Bucky LP, May JW Jr (1994) Synthetic mesh. Its use in abdominal wall reconstruction after the TRAM. Clin Plast Surg 21(2):273–277PubMedGoogle Scholar
  10. 64.
    Bunkis J, Walton RL, Mathes SJ (1983) The rectus abdominis free flap for lower extremity reconstruction. Ann Plast Surg 11(5):373–380PubMedGoogle Scholar
  11. 68.
    Carramenha e Costa MA, Carriquiry C, Vasconez LO, Grotting JC, Herrera RH, Windle BH (1987) An anatomic study of the venous drainage of the transverse rectus abdominis musculocutaneous flap. Plast Reconstr Surg 79(2):208–217Google Scholar
  12. 110.
    Cyriac C, Sharma RK, Singh G (2010) Assessment of the abdominal wall function after pedicled TRAM flap surgery for breast reconstruction: use of modified mesh repair for the donor defect. Indian J Plast Surg 43(2):166–172. doi:10.4103/0970-0358.73430PubMedPubMedCentralGoogle Scholar
  13. 125.
    Drever JM (1983) The lower abdominal transverse rectus abdominis myocutaneous flap for breast reconstruction. Ann Plast Surg 10(3):179–185PubMedGoogle Scholar
  14. 126.
    Drever JM, Hodson-Walker N (1985) Closure of the donor defect for breast reconstruction with rectus abdominis myocutaneous flaps. Plast Reconstr Surg 76(4):558–565PubMedPubMedCentralGoogle Scholar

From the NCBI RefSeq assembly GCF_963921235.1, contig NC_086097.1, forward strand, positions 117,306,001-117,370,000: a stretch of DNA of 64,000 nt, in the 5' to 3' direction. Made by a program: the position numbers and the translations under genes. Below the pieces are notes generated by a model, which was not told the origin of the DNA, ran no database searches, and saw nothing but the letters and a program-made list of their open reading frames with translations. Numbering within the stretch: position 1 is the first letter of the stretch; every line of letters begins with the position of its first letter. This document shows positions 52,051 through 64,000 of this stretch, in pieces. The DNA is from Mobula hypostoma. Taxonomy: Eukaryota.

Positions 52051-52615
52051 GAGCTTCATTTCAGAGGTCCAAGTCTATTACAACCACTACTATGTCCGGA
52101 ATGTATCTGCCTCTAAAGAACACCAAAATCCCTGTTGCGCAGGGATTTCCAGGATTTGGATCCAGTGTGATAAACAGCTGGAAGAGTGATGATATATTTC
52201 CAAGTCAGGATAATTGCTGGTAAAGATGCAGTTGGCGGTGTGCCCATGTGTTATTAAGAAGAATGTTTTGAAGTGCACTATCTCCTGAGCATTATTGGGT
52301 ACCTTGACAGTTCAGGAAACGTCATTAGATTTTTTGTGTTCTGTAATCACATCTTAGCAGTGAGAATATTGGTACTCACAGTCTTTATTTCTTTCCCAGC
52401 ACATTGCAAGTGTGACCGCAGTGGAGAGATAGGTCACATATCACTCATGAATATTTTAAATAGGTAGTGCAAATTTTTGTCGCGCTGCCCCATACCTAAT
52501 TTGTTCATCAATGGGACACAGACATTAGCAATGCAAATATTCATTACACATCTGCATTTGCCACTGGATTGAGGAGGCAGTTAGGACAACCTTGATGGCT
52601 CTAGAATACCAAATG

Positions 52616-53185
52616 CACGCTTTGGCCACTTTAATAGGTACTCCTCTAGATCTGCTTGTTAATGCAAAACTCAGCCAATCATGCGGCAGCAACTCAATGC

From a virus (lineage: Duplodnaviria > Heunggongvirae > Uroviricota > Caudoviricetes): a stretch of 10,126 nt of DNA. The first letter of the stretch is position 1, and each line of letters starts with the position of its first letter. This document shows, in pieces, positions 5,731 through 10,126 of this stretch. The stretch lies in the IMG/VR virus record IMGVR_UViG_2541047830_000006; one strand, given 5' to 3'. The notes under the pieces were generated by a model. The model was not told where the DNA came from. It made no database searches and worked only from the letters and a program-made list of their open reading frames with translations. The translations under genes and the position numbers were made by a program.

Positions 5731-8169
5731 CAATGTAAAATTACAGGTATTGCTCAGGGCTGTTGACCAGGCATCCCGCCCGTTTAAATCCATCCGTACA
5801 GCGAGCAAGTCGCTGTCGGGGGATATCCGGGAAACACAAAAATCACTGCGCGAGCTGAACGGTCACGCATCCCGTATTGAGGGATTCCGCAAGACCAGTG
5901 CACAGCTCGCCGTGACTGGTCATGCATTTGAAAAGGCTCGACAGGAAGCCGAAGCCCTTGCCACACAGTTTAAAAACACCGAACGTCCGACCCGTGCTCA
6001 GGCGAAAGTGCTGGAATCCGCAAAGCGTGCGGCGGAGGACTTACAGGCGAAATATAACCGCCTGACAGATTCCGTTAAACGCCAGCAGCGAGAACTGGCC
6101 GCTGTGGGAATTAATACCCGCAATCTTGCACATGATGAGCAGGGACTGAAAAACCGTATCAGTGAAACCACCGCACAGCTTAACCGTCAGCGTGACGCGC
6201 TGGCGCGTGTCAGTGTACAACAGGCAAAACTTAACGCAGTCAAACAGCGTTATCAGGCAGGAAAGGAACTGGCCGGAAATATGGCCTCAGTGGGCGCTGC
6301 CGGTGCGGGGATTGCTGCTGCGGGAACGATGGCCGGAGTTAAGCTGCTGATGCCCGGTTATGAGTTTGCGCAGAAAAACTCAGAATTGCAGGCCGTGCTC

15. 128.
    Duchateau J, Declety A, Lejour M (1988) Innervation of the rectus abdominis muscle: implications for rectus flaps. Plast Reconstr Surg 82(2):223–228PubMedGoogle Scholar
  16. 130.
    Ebihara H, Maruyama Y (1989) Free abdominal flaps: variations in design and application to soft tissue defects of the head. J Reconstr Microsurg 5(3):193–201PubMedGoogle Scholar
  17. 134.
    Elliott LF, Hartrampf CR Jr (1983) Tailoring of the new breast using the transverse abdominal island flap. Plast Reconstr Surg 72(6):887–893PubMedGoogle Scholar
  18. 144.